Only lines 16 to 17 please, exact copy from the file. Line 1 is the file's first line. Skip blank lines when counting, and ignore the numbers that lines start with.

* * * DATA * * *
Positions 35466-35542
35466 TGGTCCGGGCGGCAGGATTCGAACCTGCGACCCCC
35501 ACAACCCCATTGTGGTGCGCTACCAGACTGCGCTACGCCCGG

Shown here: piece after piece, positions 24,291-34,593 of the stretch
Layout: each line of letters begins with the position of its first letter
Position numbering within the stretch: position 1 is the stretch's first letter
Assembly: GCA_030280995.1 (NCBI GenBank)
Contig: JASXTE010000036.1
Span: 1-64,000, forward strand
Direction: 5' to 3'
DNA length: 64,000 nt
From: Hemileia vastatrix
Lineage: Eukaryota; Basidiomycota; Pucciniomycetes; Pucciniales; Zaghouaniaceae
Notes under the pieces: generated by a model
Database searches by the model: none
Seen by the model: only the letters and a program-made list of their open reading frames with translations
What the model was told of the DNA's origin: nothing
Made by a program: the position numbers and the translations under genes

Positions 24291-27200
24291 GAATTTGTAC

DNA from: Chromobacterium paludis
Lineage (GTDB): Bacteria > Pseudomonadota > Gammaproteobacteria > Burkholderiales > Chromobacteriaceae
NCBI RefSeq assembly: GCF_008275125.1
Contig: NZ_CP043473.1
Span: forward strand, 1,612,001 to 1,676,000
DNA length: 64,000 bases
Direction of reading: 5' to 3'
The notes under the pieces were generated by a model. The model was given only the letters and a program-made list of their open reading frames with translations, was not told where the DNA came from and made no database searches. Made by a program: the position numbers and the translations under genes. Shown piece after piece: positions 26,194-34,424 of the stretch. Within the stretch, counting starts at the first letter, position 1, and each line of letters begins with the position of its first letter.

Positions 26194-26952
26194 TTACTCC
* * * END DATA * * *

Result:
Seen by the model: only the letters and a program-made list of their open reading frames with translations
What the model was told of the DNA's origin: nothing